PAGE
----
Greg

A scenario that sometimes applies is this. You'd have to quiz your dentist to know if it applies in your case.

1) "a fistula and gum boil" (technically a sinus tract) are often associated with teeth that are necrotic (contain no live nerve tissue).
2) With necrotic teeth, a common cause of acute flare-up is when the infection inside the tooth becomes active and produces increasing levels of pus. This causes tissue swelling. It also causes a buildup of pressure that can cause pain symptoms.
3) When a sinus tract is present, the pus instead can vent off. If so, there will be no significant buildup of pus, thus minimal symptoms.

In regard to timing, it's your dentists obligation to take whatever steps they feel are necessary to minimize the potential that you will experience problems/added complications during the waiting period when definitive treatment can be performed (whoever provides that treatment). In light of the scenario describe above, possibly they feel that as-is the tooth represents low-risk for the 3-week period.

While we don't know your situation, but especially considering that your dentist seems to feel that it is appropriate, a 3-week wait doesn't seen unreasonable and probably (almost certainly) lies within what frequently occurs (with initial treatment, when needed, from your dentist as discussed above).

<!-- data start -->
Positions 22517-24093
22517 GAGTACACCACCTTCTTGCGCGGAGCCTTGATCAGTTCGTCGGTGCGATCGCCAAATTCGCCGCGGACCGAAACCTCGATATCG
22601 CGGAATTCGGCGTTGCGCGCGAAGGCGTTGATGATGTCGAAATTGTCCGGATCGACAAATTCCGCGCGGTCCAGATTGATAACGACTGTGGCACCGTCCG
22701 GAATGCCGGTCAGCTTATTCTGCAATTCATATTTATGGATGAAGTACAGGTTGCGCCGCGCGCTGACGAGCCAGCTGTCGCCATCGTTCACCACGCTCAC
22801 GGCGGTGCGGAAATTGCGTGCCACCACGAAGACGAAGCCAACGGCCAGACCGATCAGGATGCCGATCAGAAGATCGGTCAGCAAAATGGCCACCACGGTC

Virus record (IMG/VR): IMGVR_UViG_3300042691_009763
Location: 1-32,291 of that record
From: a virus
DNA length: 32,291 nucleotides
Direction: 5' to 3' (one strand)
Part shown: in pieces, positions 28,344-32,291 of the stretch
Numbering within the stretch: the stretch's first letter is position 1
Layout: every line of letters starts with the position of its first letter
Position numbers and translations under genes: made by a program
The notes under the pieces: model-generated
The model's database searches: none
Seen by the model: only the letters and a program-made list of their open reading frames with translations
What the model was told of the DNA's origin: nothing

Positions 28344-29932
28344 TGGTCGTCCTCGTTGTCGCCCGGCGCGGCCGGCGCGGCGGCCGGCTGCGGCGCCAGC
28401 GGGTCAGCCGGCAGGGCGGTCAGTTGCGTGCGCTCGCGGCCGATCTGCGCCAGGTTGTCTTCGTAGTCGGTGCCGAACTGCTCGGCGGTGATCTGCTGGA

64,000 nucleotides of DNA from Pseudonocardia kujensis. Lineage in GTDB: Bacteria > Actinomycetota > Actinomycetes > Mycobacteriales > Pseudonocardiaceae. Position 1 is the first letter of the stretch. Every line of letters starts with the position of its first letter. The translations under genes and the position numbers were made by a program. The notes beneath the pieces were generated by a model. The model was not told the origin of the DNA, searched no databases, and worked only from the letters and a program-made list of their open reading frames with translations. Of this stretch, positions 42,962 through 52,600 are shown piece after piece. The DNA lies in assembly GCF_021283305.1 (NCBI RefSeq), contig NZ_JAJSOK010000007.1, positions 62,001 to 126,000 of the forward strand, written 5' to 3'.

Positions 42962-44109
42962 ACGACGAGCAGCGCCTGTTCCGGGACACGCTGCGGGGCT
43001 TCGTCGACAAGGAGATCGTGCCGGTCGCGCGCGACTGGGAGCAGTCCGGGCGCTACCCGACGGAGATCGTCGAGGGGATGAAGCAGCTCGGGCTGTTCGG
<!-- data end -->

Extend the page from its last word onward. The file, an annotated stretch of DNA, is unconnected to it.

The only research paper that we could find that specifically discussed the issue of waiting periods for an endodontist's attention involved the situation were few endodontists were available. In that case, and while no doubt not ideal, a substantial number of cases were being managed during a 30 to 90-plus day waiting period.

While no one could know for certain (without having some historic of x-rays, or your having first noticed the sinus tract at some point previously), most dentists would probably guess that the additional 3-week period while your tooth is associated with infection is short compared to the length of time the tooth's original endodontic problems first started.

The larger question to us would be who can best treat your tooth. We're not so sure that by their recommendation that your dentist isn't implying that an endodontist might make the better choice.

Plain text

  • No HTML tags allowed.
  • Lines and paragraphs break automatically.
Please answer the question so we know you're a human.